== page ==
And it’s important for the United States, I think, and Brazil to have that conversation as two robust democracies that I think have been challenged and really value the importance of having institutions of governance that ensure and protect our democratic system.
I think we — I think the people of Cuba, I think we have a responsibility to advocate for their rights as well. So, I think the two presidents will discuss this and a number of other issues, as they have in the past, and I think it’ll be a productive conversation.
Q Thanks so much for doing the call. As a matter of housekeeping, President Biden is also supposed to meet with the Israeli Prime Minister tomorrow. I was wondering if the NSC also plans to do a call previewing that meeting.
MODERATOR: We’ll get back to you on that one, Josh.
MODERATOR: Yeah, we’ll get back to you on that one, Josh, and we’re more than happy to try to help with any — any background previewing events however we can.
Did you have another — another question for our speakers here?
Q I guess, kind of, the big question is you’re rolling this labor initiative out at the same time as we see a major UAW as well as a screenwriters strike in the U.S. Does President Biden believe that, in a sense, these strikes will be helpful and productive? Or is the belief that a labor initiative like this will limit the need for strikes going forward in order for workers to get wage increases?
MODERATOR: Senior administration two, do you want to take that?
SENIOR ADMINISTRATION OFFICIAL: Sure. Nothing about this initiative should be interpreted as discouraging or limiting the right to strike, which is a key part of freedom of association, collective bargaining, and workers’ rights, generally speaking. So, I just want to be really clear about that.
The President has already issued statements about the UAW strike and his position supporting workers’ efforts to, you know, advocate for themselves in the collective bargaining process. I really won’t speak to that here.
But I think it’s clear that you can draw a straight line between all of the above, right? The President, you know, voicing support for workers who are exercising their collective bargaining rights, exercising support for workers trying to form a union for the first time in a private-sector facility, exercising — expressing support for labor rights around the world to make the global economy more fair, which helps American workers, which helps workers abroad.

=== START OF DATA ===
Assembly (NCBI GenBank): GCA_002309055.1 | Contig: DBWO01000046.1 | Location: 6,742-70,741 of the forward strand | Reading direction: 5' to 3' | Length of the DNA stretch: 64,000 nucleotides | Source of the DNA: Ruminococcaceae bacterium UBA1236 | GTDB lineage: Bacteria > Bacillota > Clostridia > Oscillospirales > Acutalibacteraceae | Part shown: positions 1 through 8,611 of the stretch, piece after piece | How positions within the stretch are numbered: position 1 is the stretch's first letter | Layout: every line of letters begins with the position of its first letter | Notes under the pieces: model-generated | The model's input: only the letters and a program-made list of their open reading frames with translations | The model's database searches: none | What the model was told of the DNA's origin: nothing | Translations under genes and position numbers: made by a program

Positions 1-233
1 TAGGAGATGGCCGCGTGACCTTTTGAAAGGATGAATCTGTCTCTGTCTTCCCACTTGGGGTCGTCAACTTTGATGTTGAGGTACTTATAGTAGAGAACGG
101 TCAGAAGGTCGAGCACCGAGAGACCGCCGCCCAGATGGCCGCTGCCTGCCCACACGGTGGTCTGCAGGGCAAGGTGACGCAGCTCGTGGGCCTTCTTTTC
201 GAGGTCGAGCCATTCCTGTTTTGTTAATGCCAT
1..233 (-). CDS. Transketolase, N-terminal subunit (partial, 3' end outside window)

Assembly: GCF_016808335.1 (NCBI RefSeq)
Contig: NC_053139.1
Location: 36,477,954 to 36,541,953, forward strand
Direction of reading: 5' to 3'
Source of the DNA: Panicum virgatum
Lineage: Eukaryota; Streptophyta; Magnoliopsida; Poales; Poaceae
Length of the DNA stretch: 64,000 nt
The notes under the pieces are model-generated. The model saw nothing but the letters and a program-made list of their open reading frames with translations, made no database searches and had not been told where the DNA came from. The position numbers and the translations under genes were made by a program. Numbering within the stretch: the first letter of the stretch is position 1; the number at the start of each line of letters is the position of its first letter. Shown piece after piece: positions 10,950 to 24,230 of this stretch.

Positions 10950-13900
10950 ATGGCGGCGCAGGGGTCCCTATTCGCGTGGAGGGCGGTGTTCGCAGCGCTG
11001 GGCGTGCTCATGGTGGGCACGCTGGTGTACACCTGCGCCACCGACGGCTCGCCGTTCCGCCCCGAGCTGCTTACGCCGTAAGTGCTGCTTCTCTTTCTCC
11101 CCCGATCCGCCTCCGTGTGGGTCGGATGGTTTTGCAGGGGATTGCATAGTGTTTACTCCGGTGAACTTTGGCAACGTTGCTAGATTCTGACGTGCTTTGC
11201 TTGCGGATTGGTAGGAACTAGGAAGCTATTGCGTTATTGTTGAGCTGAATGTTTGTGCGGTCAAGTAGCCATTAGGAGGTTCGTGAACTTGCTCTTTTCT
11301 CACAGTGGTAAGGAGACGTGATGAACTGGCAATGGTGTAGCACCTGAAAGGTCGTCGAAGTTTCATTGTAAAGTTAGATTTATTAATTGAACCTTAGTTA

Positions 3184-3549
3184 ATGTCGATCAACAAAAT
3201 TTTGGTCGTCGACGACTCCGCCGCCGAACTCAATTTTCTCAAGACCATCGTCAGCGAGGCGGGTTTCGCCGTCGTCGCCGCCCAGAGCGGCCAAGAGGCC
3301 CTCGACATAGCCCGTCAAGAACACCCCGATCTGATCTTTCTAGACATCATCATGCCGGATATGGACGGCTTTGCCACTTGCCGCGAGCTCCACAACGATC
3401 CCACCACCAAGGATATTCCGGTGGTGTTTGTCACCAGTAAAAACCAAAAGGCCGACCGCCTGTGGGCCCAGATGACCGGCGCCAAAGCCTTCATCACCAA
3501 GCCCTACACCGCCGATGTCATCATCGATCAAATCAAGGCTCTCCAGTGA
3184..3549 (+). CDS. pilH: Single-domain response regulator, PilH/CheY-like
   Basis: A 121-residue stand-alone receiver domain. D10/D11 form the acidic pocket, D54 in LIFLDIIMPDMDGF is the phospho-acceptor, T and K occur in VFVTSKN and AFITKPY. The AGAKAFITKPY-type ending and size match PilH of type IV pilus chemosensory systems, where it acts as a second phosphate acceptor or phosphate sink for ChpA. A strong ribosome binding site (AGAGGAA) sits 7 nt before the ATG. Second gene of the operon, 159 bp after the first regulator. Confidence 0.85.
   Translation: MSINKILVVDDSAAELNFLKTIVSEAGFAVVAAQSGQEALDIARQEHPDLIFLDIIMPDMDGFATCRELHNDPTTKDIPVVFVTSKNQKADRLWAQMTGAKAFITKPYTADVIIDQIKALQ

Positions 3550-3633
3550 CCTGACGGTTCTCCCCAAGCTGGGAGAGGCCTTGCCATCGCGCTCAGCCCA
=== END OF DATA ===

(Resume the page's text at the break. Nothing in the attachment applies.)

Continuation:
So, it’s all part of the same commitment to workers’ rights, whether it’s a worker on strike, whether it’s a worker at the collective bargaining table, whether it’s a worker trying to form a union, whether it’s a worker just trying to get through the day safely, without discrimination, and with dignity. This is all part of President Biden’s commitment to workers’ rights.
And we view this initiative as an important opportunity to share that commitment and advance an agenda with an important partner like President Lula, who has that same commitment and prioritization of workers’ rights.
Q Hey. Thanks so much for doing this. I want to talk — ask you about China. So, Brazil has continued to maintain very strong relationships with China and has been strengthening those relationships. But at the same time, it’s caused a little bit of consternation with this new agreement to conduct bilateral commerce in their respective currencies, rather than the U.S. dollar. Can you just contextualize for me how you see this, you know, partnership working in the context of Brazil’s, you know, desire to strengthen its relationship with China?
And then, separately, I just wanted to ask about this partnership. You know, what can be done to ensure that this initiative continues even past the upcoming election in the U.S., but also elections that might happen in Brazil? Is there any — you know, is there anything that you can do to ensure that it continues if there is a change in government on either side? Thanks.
SENIOR ADMINISTRATION OFFICIAL: Thank you. So, I mean, the Biden administration, we’re planning on a five-year timeline, and I think this initiative fits perfectly in that.
On the question of China, I’ll just say that, fundamentally, we do not put noncompete clauses in our bilateral relationships and are confident in our ability to, I think, compete economically.
And if you look at some of the companies that are in Brazil, they’ve been there so long — companies like Pilgrim’s Pride and General Motors — I think a lot of Brazilians think that they are — they are Brazilian. I think regionally, maybe on the trade side, China has — is doing more. On the investment side, the United States eclipses Chinese investment.
And we’ve been very clear about our concerns on human rights violations in China. Also, their just, I think, designs of military expansion are areas of concern.
And we are having those conversations with countries like Brazil and others. It is their — obviously their right to engage in any relationships that they want. It’s a sovereign right. And, you know, we don’t feel like there’s a competition.
What’s key here, I think, and an important distinction here is that, whereas China does not recognize non-state actors as really legitimate in global politics, for the United States, they are central. And that applies to stakeholders in the labor sector.